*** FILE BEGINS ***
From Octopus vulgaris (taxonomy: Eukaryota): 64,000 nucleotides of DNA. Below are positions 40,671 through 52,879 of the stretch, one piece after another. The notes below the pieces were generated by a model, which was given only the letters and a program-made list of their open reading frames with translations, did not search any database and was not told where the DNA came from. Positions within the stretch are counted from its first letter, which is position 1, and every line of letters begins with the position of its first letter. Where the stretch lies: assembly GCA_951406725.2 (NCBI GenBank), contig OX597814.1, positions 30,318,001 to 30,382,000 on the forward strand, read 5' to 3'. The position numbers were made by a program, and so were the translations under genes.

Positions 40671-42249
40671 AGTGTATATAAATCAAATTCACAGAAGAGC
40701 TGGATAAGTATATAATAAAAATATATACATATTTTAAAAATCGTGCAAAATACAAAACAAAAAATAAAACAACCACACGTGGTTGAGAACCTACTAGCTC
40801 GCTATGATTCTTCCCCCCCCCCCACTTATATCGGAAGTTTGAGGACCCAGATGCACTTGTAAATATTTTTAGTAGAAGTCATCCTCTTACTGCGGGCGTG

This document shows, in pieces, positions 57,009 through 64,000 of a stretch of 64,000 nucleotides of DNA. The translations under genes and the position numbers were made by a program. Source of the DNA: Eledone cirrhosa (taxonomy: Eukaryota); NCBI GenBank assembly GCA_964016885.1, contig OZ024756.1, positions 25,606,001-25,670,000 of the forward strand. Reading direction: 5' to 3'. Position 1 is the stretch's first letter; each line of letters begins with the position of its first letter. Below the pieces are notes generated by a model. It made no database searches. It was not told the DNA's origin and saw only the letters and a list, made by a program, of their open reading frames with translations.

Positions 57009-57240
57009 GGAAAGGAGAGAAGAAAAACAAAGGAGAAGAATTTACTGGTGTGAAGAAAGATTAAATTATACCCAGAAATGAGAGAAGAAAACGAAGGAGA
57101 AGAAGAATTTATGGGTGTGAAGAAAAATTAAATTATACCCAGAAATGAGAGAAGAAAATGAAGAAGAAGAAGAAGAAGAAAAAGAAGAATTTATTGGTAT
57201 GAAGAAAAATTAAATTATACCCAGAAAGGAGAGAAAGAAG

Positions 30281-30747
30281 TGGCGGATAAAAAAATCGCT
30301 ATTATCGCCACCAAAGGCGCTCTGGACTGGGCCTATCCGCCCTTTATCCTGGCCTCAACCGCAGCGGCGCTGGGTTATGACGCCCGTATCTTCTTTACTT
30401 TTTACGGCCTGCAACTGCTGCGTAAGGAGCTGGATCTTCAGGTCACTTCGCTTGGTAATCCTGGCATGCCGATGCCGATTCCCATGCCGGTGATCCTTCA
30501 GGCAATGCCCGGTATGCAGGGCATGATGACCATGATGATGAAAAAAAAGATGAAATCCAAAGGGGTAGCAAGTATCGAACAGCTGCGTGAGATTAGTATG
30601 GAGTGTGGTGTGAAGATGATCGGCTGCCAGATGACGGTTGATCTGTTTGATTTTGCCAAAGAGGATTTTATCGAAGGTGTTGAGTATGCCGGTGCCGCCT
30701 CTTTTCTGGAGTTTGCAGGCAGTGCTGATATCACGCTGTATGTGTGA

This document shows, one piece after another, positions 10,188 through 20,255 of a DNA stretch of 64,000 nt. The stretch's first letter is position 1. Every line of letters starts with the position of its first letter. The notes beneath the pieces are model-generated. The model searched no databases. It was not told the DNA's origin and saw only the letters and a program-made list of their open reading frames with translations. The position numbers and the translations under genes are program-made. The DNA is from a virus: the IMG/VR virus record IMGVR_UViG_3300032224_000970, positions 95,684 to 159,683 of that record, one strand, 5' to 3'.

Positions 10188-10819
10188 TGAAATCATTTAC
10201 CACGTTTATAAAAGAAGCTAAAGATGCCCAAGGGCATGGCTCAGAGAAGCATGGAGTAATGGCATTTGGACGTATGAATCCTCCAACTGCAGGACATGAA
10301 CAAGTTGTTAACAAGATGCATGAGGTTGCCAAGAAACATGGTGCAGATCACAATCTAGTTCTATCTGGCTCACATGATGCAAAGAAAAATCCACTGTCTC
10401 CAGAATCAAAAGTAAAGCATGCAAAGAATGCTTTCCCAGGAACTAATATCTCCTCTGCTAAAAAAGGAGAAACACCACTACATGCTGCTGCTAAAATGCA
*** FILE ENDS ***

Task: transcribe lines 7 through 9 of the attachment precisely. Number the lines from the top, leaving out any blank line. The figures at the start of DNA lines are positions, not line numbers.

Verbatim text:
Positions 57009-57240
57009 GGAAAGGAGAGAAGAAAAACAAAGGAGAAGAATTTACTGGTGTGAAGAAAGATTAAATTATACCCAGAAATGAGAGAAGAAAACGAAGGAGA
57101 AGAAGAATTTATGGGTGTGAAGAAAAATTAAATTATACCCAGAAATGAGAGAAGAAAATGAAGAAGAAGAAGAAGAAGAAAAAGAAGAATTTATTGGTAT